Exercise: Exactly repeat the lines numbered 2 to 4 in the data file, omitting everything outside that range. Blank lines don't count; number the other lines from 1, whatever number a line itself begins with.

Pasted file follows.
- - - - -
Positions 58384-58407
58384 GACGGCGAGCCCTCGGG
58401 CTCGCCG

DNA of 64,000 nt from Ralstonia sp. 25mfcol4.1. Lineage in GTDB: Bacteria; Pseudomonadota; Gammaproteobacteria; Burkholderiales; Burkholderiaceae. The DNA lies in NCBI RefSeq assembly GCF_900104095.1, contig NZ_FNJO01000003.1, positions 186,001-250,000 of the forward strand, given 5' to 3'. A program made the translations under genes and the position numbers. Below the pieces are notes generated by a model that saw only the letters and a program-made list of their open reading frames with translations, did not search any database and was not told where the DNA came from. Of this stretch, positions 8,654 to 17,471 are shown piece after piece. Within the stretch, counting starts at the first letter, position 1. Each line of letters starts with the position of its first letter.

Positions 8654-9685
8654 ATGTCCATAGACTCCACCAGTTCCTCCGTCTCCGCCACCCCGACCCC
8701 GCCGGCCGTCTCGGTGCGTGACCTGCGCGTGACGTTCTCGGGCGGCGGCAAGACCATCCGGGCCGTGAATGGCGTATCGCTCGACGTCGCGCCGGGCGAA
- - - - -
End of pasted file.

58384 GACGGCGAGCCCTCGGG
58401 CTCGCCG

DNA of 64,000 nt from Ralstonia sp. 25mfcol4.1. Lineage in GTDB: Bacteria; Pseudomonadota; Gammaproteobacteria; Burkholderiales; Burkholderiaceae. The DNA lies in NCBI RefSeq assembly GCF_900104095.1, contig NZ_FNJO01000003.1, positions 186,001-250,000 of the forward strand, given 5' to 3'. A program made the translations under genes and the position numbers. Below the pieces are notes generated by a model that saw only the letters and a program-made list of their open reading frames with translations, did not search any database and was not told where the DNA came from. Of this stretch, positions 8,654 to 17,471 are shown piece after piece. Within the stretch, counting starts at the first letter, position 1. Each line of letters starts with the position of its first letter.